While watching For All Mankind, an American science fiction series on AppleTV+, Derk-Jan has recognized 3 take-aways that will assist with agile collaboration and communication.
For All Mankind is an American science fiction series that can be watched on AppleTV+. The series dramatizes an alternate history depicting what would have happened if the Soviet Union put the first man on the moon instead of the United States. The series shows a world where the space race has not ended, and the growing tension between east and west results in some confrontations on the moon. In this series, two episodes drew my attention.
In Episode 9 “Bent Bird” we see an American astronaut approaching the mining site the Americans set up. As he walks toward the mine, a Russian cosmonaut steps out of the elevator. This is the first confrontation between a Russian and American moon visitor, and both men are unsure how to respond. In the series we see both men, standing opposite each other, each wearing a moon-suit with helmet on and sunshield down. Since this is the first encounter, there is no radio communication between the two men. They stand in silence trying to read each other’s intentions. Keep in mind that those space suits are thick and clumsy and hide body gestures. The sunshield reflects each in the helmet of the other, and they can’t see each other’s faces. After a few intense moments, one of the men steps back to make way for the other. The confrontation ends without consequence.
In a later episode things escalate quickly. The Americans bring guns to the moon and confront a Russian crew. They make radio contact and command the Russians to leave. Although the technical side of the communication is settled, there is still a language barrier. When one of the cosmonauts reaches for a translation card, this is mistakenly interpreted as a hostile action, and the man is shot.
Both scenes made me think about communication and collaboration in our agile teams. From watching the series, I have concluded that in order to collaborate and avoid disasters, we need to consider these three things.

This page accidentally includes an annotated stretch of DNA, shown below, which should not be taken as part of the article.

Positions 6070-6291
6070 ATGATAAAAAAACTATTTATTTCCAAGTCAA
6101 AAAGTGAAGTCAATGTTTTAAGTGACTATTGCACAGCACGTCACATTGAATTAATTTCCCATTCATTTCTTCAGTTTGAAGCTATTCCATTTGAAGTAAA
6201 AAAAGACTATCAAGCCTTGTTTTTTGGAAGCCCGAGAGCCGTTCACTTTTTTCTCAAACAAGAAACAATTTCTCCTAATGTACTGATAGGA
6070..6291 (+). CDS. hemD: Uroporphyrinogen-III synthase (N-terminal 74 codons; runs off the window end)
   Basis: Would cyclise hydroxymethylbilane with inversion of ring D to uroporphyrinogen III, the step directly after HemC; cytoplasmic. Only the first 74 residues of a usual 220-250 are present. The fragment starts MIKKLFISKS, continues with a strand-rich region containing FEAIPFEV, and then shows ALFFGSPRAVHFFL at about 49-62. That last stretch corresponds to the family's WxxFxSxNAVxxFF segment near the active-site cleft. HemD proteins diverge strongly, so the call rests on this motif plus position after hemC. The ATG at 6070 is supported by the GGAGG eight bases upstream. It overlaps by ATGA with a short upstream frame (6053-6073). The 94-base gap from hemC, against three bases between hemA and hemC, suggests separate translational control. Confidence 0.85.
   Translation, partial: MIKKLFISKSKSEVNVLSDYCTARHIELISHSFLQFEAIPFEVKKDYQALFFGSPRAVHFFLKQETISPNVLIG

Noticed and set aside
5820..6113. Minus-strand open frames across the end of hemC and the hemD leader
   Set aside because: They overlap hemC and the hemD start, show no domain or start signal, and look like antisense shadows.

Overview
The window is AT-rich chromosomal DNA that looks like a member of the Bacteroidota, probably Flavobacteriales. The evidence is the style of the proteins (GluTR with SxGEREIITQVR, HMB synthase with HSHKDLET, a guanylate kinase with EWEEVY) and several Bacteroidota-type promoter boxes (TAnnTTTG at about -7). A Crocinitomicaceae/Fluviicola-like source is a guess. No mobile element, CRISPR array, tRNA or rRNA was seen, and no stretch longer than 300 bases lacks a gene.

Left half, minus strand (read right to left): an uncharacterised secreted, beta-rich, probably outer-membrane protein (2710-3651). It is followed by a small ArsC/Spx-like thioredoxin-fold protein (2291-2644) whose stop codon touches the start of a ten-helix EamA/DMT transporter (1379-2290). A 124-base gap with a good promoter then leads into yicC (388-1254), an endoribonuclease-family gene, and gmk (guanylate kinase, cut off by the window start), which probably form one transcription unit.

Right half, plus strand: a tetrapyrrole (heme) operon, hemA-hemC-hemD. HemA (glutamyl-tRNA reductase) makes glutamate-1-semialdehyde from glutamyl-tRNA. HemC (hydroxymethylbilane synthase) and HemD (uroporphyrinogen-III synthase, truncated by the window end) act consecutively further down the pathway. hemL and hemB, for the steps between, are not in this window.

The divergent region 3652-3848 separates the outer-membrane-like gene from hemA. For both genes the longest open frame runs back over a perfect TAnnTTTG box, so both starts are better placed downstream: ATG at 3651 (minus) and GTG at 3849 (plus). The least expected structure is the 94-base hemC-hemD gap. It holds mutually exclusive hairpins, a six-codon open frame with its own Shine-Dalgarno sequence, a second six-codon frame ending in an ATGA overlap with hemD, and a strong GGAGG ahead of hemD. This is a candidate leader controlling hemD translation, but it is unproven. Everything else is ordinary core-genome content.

Technique and Language
We need to communicate. In the series we see that communication requires some technique, represented by a shared radio frequency and a common language. In corporate land we often need to communicate using Zoom or Microsoft Teams. Although virtual communication techniques have improved a lot due to COVID-19 and the working-from-home situation, technique and call quality might still be an issue that impacts proper communication. But even when technology is in order, there are often language barriers. Not only must some people communicate in a language that might not be their mother tongue, people from marketing also often speak a different language than their colleagues from finance, and IT speaks a different language than business personnel. So, there are more language barriers to consider than recognizable at first sight.
Read Moods and Intentions
We need to interpret or read others' moods and intentions. In the series this is difficult as the suits hide gestures, and helmets make it impossible to read facial expressions. This makes it hard for space travelers to judge the moods and intentions of others. In our daily work we communicate a lot by phone, email, and conferencing tools. These communication methods make it more difficult to interpret others’ moods and intentions as well. Do our counterparts really understand what we just told them? Do their reactions seem a little flat because of the poor connection or lack of enthusiasm for our plans? It is sometimes hard to read others' moods, and we should reserve some time to communicate about these things during our meetings.
Trust and Bias
Third—but not least—we need a proper bias. In the second confrontation the Russian cosmonaut reaches for a Russian-American translation card. He wants to communicate. The cosmonaut gets shot because one of the Americans thinks he is reaching for a weapon. At this time in the series the cold war tension is at an all-time high. There is a lot of talk about us and them, and there is no trust, as both see the other as the enemy. No good is to be expected of the other side, so actions are easily misinterpreted. I think this translates to corporate work situations quite well. How often do we refer to a group of colleagues as “them” and how often are we biased in our expectations of the offshore team, the suppliers, or people from support, IT, or management? I think too often there is a lack of trust and a bias in the interpretation of each other’s actions.
So, my binge-watch adventure in space brought me some nice entertainment and some good agile insights. To effectively collaborate we need to take care of technique, consider language barriers, and try to read others’ moods and intentions. But most of all, we should be aware of our personal bias toward the ones with whom we collaborate. Although the people we collaborate with don’t walk the moon in a clumsy suit that hides their gestures and faces, their good intentions might easily be misunderstood with serious consequences.